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Region guide: Tasmania’s East Coast

Tasmania’s postcard-perfect East Coast draws visitors from all over the world. The long stretches of sparkling white sand, azure waters, and forested mountains make for truly spectacular scenery, with a new favourite view to be found around every corner.

But the East Coast is not a region you should rush through, chasing the next photo opportunity. Instead, take your time to explore the lesser-known beaches, savour the fresh seasonal produce, and chat with friendly locals in the coastal communities that call this place home.

St Helens and the Bay of Fires

St Helens is the largest town on the East Coast, a lively fishing port that serves as the gateway to the Bay of Fires – an area once named the world’s hottest destination by international travel guide Lonely Planet. You’ll find plenty of casual eateries and shops to visit during the day, and several restaurants overlooking beautiful Georges Bay that are perfect for long, relaxing dinners in the evening. With fresh seafood so readily available, your tastebuds are in for a treat.

St Helens has recently turned into a mountain biking hub, with experienced riders tackling the Bay of Fires Trail, and a wider range of more accessible trails available at the Flagstaff Stacked Loops. The town is well located if you want to drive inland for waterfalls, walks, and a visit to Pyengana Dairy. Alternatively, head east towards Binalong Bay and The Gardens to enjoy those long quiet stretches of ocean beach and find your own mermaid pool for a dip.

The Surf Coast

Stretching all the way from St Helen’s Point in the north to Bicheno in the south, the main towns along the surf coast are Bicheno and Scamander. Both have a relaxed vibe, shops to hire or buy surf gear, and wide sandy beaches.

Bicheno in particular offers a great range of activities and attractions even for visitors who don’t want to hit the surf. There are penguin tours, a wildlife park, a glass bottomed boat tour, and plenty of cafes and fresh seafood to satisfy hungry tummies. Scamander is a popular fishing destination, with many good angling spots along the banks of the river.


A pretty town with a rich colonial history, Swansea boasts some of the best views on the East Coast, sweeping right across Great Oyster Bay to the granite peaks of the Hazard Mountains. There’s a small but charming museum that shares the town’s history and artefacts, several popular beaches, and a selection of small cafes and galleries.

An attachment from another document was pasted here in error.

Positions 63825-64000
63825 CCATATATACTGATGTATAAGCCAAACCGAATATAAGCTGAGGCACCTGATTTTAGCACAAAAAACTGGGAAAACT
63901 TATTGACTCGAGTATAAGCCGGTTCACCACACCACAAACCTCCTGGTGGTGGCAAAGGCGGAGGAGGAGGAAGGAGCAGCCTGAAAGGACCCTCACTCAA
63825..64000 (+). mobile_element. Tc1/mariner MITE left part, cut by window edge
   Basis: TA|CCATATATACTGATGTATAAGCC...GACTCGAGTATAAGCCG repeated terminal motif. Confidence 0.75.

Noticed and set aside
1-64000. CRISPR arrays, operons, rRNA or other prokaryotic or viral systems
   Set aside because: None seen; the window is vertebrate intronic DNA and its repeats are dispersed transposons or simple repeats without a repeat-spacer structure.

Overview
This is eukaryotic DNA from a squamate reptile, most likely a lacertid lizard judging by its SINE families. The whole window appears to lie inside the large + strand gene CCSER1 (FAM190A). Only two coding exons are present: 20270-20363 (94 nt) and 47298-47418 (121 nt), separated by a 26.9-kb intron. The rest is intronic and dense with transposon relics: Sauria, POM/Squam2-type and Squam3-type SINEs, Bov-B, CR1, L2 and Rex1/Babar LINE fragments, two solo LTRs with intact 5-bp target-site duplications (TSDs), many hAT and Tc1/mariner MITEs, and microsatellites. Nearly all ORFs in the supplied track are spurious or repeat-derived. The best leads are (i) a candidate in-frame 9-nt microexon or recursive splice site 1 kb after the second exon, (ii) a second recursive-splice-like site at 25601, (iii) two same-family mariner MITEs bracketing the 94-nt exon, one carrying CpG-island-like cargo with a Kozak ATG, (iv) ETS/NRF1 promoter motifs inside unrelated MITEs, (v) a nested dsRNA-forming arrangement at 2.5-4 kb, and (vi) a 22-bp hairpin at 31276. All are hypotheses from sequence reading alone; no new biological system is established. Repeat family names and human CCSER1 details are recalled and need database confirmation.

Swansea makes a great base if you’re keen to visit some of the nearby wineries, cellar doors and farm gates. Kate’s Berry Farm, just south of the town, is especially popular. Fresh berries are available during picking season (November to May), and the Just Desserts Cafe serves waffles, scones and ice cream – best enjoyed sitting outside in the sunshine on the wisteria covered deck.

Coles Bay and the Freycinet Peninsula

Coles Bay is the bustling holiday town at the base of the Hazard Mountains. It’s where you’ll find thevisitor centre for Freycinet National Park – a 10,000-hectare area of spectacular coastal scenery that you can explore on foot, on the water by kayak or cruise, or even from the air on a scenic flight. This is a great spot for wildlife lovers, with seals, dolphins and whales a regular sight in the water, pademelons and wallabies on land, and sea eagles soaring in the sky above.

Hike to the iconic Wineglass Bay lookout – it can be busy in peak season, but quieter at other times of year – or enjoy one of the many other beaches in the area. Cape Tourville lighthouse is an easy walk that brings the reward of panoramic ocean views. If you want to enjoy all the amenities of Coles Bay in the day, but prefer the tranquillity of bush surroundings at night, Freycinet Resort is the perfect choice, just an easy fifteen-minute drive away.

Triabunna and Orford

Tucked within sheltered Spring Bay, Triabunna is a small but busy fishing town. Head to the local marina for fresh scallops, mussels and abalone. If you’re an experienced diver, the waters off Triabunna offer some of the best dive sites in Tasmania, with kelp forests, coral reefs, and abundant marine life.

Just south of Triabunna, at the mouth of the Prosser River, lies the township of Orford. A traditional holiday destination for Tasmanian families, Orford is all about beaches and bushwalks. The most popular beaches include Raspins, Shelleys and Spring Beach, with all three linked by a pleasant coastal walk.

Maria Island

One of Tasmania’s most special national parks, Maria Island is accessed by ferry from Triabunna. The island is car-free, so you can explore on foot, bring across your own bike, or hire a bike once you get there. Advance bookings are recommended if you’re planning to hire.

There’s something for everyone on this small island: it’s a haven for wildlife, so you can expect to see wombats, pademelons and even – if you’re lucky – Tasmanian devils. There’s also convict history, plenty of opportunities for birdwatching and hiking, and some spectacular geological features. The ancient creatures at Fossil Cliffs and the beautiful colours at The Painted Cliffs are both well worth the walk.

If you want to extend your stay on the island beyond a day, free camping and basic bunkhouse accommodation are both available.

– Ruth Dawkins ( commissioned by Freycinet Resort)